A report that the RCMP were prepared to use lethal force and employed snipers during their enforcement of an injunction at an Indigenous anti-pipeline camp in northern B.C. this year is sparking widespread criticism from the camp and on social media.
But the RCMP is pushing back against the report in the U.K.-based Guardian newspaper, which alleges to have gotten the information from documents the police force claims it hasn’t seen and argues may have been taken out of context.
According to the report, documents seen by the newspaper include notes on a strategy session ahead of the Jan. 7 operation at the Gidimt’en checkpoint, a camp set up last December to block the construction of the Coastal GasLink LNG pipeline through ancestral Wet’suwet’en lands near Houston, B.C.
Fourteen people were arrested during the operation enforcing an interim injunction issued by the B.C. Supreme Court that same month preventing anyone from interfering with the gas company’s work.
Occupants of the camp who spoke to Global News shortly afterward said they saw officers dressed in military gear and carrying weapons, including assault rifles, enter the camp and “aggressively” place people under arrest and force them out.
The Guardian article goes on to say RCMP commanders instructed officers to “use as much violence towards the gate as you want” during the operation in one document, while another referenced potentially apprehending children at the camp by social services.
Another document referred to in the report mentions RCMP stashing carbine rifles on their approach to the roadblock “because the ‘optics’ of the weapons were ‘not good.'” Yet another document mentioned the establishment of a “media exclusion zone”, the article states.
In a statement released Friday soon after the Guardian article was published, Gidimt’en checkpoint spokesperson Molly Wickham said the details in the report “reveal the reality of the relationship between Indigenous peoples protecting our lands and the RCMP.”
“With terminology like ‘lethal overwatch,’ ‘sterilize the site,’ and the threat of child welfare removing our children from their homes and territory, we see the extent to which the provincial and federal governments are willing to advance the destruction of our lands and families for profit,” Wickham said.
“We call on the general public, the politicians, the investors in this and other projects to put an end to the RCMP’s interference in this dispute over title to Wet’suwet’en lands.”
The article has also inspired a hashtag on social media, #WouldYouShootMeToo, that features several people — mostly Caucasian — holding signs with the phrase and tagging the RCMP and Prime Minister Justin Trudeau.
The Gidimt’en is one of five clans of the Wet’suwet’en First Nation, whose hereditary chiefs have never consented to the pipeline project that would connect the Peace region with a future LNG plant in Kitimat.
The Wet’suwet’en point to Supreme Court of Canada rulings in 1997 and 2011 that affirmed those chiefs also hold rights and title over their traditional territory, which have not been signed over to the federal or provincial governments.
In a statement Saturday, RCMP said they requested to see the documents cited by the Guardian article, but were denied.
“As such, we cannot verify the validity of the statements made in the article or of the documents themselves,” a spokesperson said. “Similarly, we have not had the opportunity to determine in what context any of the alleged statements may have been made or by whom.”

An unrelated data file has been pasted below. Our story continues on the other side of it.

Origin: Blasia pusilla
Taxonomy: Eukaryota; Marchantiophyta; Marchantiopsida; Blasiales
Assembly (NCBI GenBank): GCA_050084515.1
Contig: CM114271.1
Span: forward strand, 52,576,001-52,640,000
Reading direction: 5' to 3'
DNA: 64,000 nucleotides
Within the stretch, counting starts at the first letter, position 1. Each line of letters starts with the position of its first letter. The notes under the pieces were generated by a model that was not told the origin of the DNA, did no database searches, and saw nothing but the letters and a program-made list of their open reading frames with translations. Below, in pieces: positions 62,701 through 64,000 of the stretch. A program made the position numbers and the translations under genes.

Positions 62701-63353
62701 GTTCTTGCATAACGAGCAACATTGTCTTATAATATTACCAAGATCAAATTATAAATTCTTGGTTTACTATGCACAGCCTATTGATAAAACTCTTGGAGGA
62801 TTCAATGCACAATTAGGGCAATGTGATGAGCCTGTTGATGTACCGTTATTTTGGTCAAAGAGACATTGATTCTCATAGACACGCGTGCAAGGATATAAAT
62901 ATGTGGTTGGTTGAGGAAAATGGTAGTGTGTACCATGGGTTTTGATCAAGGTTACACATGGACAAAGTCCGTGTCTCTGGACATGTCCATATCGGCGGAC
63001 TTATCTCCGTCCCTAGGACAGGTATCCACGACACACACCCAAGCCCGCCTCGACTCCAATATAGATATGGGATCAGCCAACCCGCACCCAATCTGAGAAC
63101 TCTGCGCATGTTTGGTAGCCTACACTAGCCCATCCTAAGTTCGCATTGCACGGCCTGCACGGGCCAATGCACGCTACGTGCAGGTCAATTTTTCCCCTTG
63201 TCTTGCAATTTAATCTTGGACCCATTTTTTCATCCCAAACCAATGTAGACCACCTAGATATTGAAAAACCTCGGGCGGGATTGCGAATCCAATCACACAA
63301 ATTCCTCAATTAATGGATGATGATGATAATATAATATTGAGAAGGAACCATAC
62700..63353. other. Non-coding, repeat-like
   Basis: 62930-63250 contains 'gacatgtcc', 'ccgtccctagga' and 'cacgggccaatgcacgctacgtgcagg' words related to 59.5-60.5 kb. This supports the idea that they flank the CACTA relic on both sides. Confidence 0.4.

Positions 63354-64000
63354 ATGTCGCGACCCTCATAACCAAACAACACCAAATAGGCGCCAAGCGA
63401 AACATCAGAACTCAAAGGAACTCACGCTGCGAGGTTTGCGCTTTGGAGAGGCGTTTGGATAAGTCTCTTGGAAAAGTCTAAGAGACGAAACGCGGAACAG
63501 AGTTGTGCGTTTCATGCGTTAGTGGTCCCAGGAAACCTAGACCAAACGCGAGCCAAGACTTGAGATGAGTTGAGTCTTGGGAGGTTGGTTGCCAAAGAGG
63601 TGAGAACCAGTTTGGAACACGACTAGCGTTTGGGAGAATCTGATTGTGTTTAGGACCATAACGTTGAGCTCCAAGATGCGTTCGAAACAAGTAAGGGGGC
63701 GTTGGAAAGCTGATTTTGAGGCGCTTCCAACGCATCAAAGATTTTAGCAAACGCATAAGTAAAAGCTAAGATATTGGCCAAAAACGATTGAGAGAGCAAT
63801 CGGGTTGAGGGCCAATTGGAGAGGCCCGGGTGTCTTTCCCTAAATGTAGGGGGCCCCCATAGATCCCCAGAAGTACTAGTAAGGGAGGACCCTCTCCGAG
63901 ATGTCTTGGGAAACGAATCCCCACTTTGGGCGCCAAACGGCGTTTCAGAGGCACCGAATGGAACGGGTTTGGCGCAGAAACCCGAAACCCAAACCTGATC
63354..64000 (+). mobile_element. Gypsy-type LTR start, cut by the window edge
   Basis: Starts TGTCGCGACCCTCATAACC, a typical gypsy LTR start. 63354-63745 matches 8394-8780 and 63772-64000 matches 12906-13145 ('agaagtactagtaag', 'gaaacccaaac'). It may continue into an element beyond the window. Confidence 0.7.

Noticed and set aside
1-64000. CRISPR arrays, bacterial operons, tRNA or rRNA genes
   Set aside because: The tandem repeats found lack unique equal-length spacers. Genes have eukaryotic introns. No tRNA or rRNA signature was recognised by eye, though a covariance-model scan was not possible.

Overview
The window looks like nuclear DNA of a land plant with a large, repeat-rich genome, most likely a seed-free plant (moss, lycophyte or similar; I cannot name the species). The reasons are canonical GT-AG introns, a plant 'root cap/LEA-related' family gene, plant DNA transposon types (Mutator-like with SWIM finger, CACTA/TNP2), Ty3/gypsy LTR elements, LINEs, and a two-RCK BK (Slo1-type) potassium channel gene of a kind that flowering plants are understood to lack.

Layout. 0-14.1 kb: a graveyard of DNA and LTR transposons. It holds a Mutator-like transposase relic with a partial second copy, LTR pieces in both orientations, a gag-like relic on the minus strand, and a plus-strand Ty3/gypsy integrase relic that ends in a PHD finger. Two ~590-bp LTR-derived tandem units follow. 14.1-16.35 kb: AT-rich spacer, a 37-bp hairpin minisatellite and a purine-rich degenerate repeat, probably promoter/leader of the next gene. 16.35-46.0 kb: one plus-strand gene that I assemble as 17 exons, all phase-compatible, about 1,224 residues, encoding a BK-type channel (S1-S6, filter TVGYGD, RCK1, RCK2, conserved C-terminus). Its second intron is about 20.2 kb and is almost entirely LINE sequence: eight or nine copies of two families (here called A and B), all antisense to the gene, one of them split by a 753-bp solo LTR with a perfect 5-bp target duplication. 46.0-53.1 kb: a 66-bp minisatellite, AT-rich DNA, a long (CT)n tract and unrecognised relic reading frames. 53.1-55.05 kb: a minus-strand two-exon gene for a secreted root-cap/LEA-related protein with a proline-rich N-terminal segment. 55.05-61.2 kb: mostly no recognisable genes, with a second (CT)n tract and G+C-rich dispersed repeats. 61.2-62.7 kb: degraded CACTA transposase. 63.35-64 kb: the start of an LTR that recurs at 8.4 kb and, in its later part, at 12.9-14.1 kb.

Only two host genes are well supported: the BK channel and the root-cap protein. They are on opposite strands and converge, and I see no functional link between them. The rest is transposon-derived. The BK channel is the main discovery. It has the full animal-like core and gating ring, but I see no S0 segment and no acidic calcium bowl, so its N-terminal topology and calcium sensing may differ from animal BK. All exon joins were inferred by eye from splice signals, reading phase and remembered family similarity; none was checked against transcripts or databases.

The RCMP added several terms and comments mentioned in the article “are not generally used by the RCMP during operational planning” while others may have been used but taken out of context, “both of which are concerning.”
But the force was especially keen to point out that the reference to “lethal overwatch,” or snipers, “relates to an observation position” taken by officers to ensure safety, and that those officers are only tasked with observing.
“This term does not infer action other than observation,” the RCMP said.
The RCMP also passed along its answers to questions sent by the Guardian, some of which the force could not answer as it did not have access to the documents.
The force did say the “media exclusion zone” also covered any other non-police personnel to ensure public safety, while references to removing children into social services care “had to be taken into account” during planning.
The use of snipers, which RCMP say is a standard position held by Emergency Response Teams that were deployed to the site, was based on the “unpredictable nature” of what police could face in the “remote location” of the camp.
Since January, a temporary RCMP detachment known as the Community Industry Safety Office has been in place near the Gidimt’en checkpoint “to ensure safety and security” in the area.
The RCMP said the detachment will remain in place “as long as deemed necessary.”
The force said the officers at that detachment “have undergone cultural awareness training provided by elders including a clan chief on the Wet’suwet’en traditions,” along with “enhanced training in conflict resolution.”
The Guardian’s questions about how many officers are deployed at the detachment could not be answered “for operational reasons.”
Wickham with the Gidimt’en said the detachment poses a “constant risk of violence” towards the Wet’suwet’en people.
She added it flies in the face of the United Nations Declaration on the Rights of Indigenous People (UNDRIP), which B.C. recently adopted ahead of any other Canadian province or territory.
“At a time when the province has introduced the UNDRIP in legislation, the RCMP are occupying our territory for the sole purpose of protecting industry and ensuring extractive projects proceed unhindered,” she said.